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australian institutions must follow the ADF blueprint to repair cultural issues of sexual abuse.

Australian institutions must follow the ADF blueprint to repair cultural issues of sexual abuse

Survivors of sexual abuse want change. They often feel ashamed of what they have endured and many will struggle with how to talk about it – how to tell their families, their kids, the institution that wronged them. Telling their own personal story isn’t easy, and they are courageous. Today, they wake up feeling validated. Heard. They have mustered extraordinary bravery to share intimate details of what happened to them at facilities like HMAS Leeuwin, and hopefully tonight they can sleep that little bit easier.

The Royal Commission into Institutional Responses to Child Sexual Abuse has delivered its findings into the historical child sexual abuse that occurred within parts of the Australian Defence Force. In talking with some of the survivors today – the feelings are those of relief, affirmation and even a weight being lifted off their shoulders. The Commission’s report has validated their claims and the ADF has been held responsible for what happened to them so many dark years ago.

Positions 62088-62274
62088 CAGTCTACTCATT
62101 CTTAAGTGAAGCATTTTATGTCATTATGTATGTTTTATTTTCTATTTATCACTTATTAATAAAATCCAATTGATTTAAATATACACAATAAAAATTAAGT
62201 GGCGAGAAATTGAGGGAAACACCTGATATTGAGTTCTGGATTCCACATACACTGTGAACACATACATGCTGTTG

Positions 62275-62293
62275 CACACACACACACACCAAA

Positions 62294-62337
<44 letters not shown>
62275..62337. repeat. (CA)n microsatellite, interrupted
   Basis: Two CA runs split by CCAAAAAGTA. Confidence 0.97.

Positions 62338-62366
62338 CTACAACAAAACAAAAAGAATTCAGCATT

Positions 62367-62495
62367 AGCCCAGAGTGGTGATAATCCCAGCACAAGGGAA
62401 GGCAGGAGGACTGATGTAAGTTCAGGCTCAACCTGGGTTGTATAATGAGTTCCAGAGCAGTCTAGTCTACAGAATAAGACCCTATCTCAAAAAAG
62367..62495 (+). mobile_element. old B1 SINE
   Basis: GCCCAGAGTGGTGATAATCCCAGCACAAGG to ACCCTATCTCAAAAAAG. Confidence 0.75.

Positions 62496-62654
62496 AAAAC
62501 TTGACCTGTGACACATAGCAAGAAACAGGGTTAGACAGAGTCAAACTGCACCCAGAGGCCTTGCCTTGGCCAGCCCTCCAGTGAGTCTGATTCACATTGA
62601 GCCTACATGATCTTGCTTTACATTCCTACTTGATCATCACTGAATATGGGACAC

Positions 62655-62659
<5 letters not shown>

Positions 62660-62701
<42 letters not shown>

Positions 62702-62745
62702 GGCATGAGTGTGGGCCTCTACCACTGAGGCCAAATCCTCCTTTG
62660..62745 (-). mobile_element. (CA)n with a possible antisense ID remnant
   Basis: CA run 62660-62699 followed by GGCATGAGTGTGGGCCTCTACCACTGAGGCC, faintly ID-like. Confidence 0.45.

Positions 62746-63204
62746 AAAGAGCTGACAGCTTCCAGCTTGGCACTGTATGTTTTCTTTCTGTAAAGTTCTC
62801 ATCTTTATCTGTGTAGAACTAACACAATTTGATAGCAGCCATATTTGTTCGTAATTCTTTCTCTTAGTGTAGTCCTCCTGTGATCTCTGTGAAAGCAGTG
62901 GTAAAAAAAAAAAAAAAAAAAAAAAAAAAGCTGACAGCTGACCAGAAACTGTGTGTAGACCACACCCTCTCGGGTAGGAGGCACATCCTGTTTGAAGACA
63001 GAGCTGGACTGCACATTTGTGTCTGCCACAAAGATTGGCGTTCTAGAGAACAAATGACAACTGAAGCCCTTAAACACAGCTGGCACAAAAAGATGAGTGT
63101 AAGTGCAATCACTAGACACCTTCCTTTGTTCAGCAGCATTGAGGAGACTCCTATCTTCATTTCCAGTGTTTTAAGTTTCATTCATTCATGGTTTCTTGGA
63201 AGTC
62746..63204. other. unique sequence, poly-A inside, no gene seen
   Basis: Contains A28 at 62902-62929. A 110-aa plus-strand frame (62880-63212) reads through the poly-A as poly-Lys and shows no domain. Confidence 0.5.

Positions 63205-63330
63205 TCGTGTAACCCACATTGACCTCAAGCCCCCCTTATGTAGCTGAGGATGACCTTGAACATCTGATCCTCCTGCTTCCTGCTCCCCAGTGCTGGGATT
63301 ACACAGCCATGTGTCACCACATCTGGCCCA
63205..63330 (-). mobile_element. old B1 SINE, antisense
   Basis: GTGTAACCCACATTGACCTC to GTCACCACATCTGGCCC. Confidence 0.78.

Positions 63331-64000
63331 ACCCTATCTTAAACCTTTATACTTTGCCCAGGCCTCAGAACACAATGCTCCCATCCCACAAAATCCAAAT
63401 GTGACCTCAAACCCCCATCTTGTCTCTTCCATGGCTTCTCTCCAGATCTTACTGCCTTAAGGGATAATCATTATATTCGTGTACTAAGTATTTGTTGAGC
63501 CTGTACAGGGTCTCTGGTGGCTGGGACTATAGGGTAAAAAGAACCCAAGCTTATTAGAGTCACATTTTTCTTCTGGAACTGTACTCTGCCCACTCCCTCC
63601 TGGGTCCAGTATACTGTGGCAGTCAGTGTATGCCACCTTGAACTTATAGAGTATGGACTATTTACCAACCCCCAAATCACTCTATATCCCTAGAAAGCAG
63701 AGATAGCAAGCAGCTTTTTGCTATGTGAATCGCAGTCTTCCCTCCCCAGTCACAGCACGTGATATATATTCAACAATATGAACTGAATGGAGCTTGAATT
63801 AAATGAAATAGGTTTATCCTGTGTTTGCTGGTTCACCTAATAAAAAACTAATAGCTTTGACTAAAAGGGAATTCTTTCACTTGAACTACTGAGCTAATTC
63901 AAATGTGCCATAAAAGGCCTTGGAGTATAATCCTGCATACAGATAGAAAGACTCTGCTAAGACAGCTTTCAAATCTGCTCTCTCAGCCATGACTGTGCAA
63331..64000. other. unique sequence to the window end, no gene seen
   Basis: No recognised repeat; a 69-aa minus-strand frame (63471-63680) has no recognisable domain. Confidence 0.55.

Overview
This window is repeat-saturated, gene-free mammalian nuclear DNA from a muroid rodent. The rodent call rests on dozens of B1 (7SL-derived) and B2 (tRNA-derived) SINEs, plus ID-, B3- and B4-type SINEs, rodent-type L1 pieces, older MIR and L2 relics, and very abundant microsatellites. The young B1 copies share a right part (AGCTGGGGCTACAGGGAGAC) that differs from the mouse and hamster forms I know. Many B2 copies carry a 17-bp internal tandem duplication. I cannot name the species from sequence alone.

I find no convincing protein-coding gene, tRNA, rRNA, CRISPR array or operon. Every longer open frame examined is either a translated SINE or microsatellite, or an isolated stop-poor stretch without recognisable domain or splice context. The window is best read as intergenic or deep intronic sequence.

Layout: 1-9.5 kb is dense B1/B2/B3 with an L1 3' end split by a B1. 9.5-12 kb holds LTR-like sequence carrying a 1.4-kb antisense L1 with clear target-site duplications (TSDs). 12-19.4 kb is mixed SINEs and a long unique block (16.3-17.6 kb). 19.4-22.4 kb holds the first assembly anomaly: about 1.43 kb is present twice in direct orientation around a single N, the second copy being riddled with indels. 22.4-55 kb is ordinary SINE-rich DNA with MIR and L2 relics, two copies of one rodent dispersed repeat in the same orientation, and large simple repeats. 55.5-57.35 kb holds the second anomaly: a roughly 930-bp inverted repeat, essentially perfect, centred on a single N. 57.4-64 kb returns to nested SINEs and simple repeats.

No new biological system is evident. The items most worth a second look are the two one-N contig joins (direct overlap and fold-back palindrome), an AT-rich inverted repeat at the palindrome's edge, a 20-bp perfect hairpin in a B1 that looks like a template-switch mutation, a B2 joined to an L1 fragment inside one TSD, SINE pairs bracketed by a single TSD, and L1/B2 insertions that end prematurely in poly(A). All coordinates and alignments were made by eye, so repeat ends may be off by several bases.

The release of the Commission’s report affirms the previous extensive findings of the DLA Piper Review, the Defence Abuse Response Taskforce reports and the Broderick reports in relation to cultural issues that exist within the ADF. This is an important point, because there had been criticisms that the previous reports were in some way ‘tainted’, due to having been commissioned by the ADF itself. The findings by the independent Royal Commission now put those criticisms to rest.

What is also important is to view this report in a wider context. As we know, unfortunately the Royal Commission is constrained through time and resources so that it can only concentrate on a number of case studies and even when it does consider a case study, it will only provide a small snap shot of what is really going on within an institution. For instance with the ADF, it concentrated on the abuse that occurred at Leeuwin, Balcombe and the Cadets. Time only permitted a small number of survivors to be heard and the relevant witnesses on behalf of the ADF – but the problem is widespread. It goes much deeper. What we know from the previous extensive reports is that historical child sexual abuse within the ADF was also happening at Cerberus, ADFA, Kapooka, Puckapunyal, Nirimba and Wagga Wagga. It was systemic.